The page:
Brottman Gives a ‘Peep’ About Kids
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Brottman Gives a ‘Peep’ About Kids

Children’s book author Joe Brottman wrote a wordless book for kids around the globe to learn about acceptance.

After 37 years with the Atlanta Journal-Constitution and now with the AJT, , Jaffe’s focus is lifestyle, art, dining, fashion, and community events with emphasis on Jewish movers and shakers.

Children’s book author and branding executive, Joe Brottman, 28, wants to make discussions about color and diversity easier.
Children’s book author and branding executive, Joe Brottman, 28, wants to make discussions about color and diversity easier.

Children’s book author Joe Brottman was flown to Hanoi by the National Vietnamese Bank to discuss making a version of his children’s book, “Peep,” in their language.

Actually, traveling and composing around the world was one of the impetuses that inspired Brottman to write, or “illustrate” the book because it literally has no words.

Born and raised in Chicago, Brottman headed for Italy to study fine art in Florence. There, he discovered, “While I was creating picture books for Italian elementary schools, I realized the power of wordless storytelling. Just like that, ‘Peep’ was born. I continued my studies in Italy studying illustration, design, and sculpture before returning to Northeastern University, in Boston. Within a few months, off I went to the west coast of Ireland and illustrated what would become ‘Peep.’”

“Peep” is about this purple little bird and his friends.

Brottman illustrated “Peep” in watercolor and ink. The story is about a little bird and his journey through Ireland. He makes friends with a cute cow and pig duo, but when a weird mishap switches his new friends’ colors, the three are faced with understanding what it means to be different and learn what really matters.

Brottman related this to unfortunate divisions in our complex world. He noted, “In Ireland where humanity is so divided, I saw “Peep” as an opportunity to unite the children of the world by understanding how to communicate through art. The interpretations are endless, based on background, which creates discussions about cultural understandings and the world that children’s books don’t typically have. I wanted something that could be enjoyed by kids everywhere – not limited to one language.” Thus, no words.

Per Brottman, teaching color and diversity are not the easiest of topics. “Peep” is an educational resource that helps make hard conversations a little easier. The narrative explains why “you shouldn’t try to change who you are or what you look like and embrace everyone for who they are – no matter their color.”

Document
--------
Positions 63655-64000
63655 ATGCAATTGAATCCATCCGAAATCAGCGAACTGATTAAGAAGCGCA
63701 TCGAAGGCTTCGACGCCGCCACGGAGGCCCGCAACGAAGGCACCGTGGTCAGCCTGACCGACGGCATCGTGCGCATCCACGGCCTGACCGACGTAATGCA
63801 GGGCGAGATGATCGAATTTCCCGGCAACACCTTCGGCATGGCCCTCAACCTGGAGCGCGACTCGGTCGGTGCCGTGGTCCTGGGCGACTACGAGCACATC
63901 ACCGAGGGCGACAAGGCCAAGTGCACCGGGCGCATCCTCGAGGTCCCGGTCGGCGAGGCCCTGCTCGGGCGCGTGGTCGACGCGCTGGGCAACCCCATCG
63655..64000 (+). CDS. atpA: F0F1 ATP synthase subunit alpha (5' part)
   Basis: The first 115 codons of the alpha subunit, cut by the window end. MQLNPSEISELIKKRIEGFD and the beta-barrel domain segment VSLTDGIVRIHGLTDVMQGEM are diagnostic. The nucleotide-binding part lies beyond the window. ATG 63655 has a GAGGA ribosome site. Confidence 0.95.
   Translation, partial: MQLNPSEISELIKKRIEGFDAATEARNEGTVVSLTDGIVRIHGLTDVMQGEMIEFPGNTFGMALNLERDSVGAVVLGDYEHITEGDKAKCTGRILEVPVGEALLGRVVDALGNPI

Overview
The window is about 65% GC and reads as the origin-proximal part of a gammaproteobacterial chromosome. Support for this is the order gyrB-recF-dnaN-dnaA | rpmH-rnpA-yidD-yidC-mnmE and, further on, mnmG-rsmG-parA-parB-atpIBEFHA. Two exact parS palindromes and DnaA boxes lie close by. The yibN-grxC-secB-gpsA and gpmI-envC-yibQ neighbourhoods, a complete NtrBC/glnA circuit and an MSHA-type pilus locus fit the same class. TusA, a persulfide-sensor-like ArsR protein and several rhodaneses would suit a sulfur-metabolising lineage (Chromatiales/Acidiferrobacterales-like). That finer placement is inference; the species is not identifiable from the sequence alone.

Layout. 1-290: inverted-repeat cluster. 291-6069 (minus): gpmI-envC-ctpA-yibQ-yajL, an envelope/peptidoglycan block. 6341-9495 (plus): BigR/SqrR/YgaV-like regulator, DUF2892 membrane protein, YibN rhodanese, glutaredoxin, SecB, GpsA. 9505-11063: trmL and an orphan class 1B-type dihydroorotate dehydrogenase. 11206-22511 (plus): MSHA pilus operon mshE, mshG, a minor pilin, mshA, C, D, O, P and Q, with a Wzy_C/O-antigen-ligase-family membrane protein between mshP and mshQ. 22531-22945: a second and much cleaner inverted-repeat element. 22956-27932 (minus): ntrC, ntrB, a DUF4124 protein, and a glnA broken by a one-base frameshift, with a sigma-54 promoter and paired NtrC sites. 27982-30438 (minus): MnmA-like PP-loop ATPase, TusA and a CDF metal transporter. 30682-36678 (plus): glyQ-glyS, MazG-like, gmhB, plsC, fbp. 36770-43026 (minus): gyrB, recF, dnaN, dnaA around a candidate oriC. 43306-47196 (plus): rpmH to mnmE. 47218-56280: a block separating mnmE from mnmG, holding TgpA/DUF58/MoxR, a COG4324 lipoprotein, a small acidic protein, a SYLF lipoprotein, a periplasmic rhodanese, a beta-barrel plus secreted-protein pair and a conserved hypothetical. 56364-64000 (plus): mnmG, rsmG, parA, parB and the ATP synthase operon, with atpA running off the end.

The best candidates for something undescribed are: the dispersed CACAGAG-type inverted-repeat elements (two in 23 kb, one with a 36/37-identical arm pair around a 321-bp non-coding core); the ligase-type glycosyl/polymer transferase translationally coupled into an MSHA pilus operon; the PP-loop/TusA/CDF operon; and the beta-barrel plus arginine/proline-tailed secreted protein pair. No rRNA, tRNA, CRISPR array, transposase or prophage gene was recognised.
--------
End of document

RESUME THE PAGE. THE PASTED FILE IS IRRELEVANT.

Parents can determine how deeply to delve into “Peep’s” wordless content – as age appropriate.

Since it doesn’t have any words, a parent can choose the depth of the message to delve into with their child. Brottman continued, “It’s a tool to talk about equality that grows with your child. [The] older they get, the deeper you can discuss it and the more you can choose to take away from it. It was designed to facilitate conversation.”

From his Jewish perspective, he said, “Experiencing antisemitism always made me wonder…who taught someone to think this way? How can anyone hate anyone for their color, race, religion, sex, etc. I think everything stems back to education – so this book is my attempt to give kids, regardless of the views of their culture or family, a chance to rally around the same lesson of equality. A chance to create a world where less kids have to experience prejudice – whether that is Jewish, Christian, Muslim, Buddhist, atheist, Black, white, or anything else.”

Brottman’s favorite page is the last. The story doesn’t say what color the animals end up – because it doesn’t matter. Every time he reads the story to a child and ends it on that page, they look up at him, and he observes them thinking about what could have happened…wondering what comes next. He loves that moment because “sometimes the best answers are the ones we don’t have.”

Joe Brottman addresses school children to engage in “Peep’s” messages of inclusion.

After a career as an illustrator for Wayfair, Brottman, now 28, moved to Atlanta to develop and execute his branding and design business.

To get a copy of “Peep,” visit There are three options, including a hardcover book starting at $19.99, a hardcover with a plush peep doll, or a bundle option.

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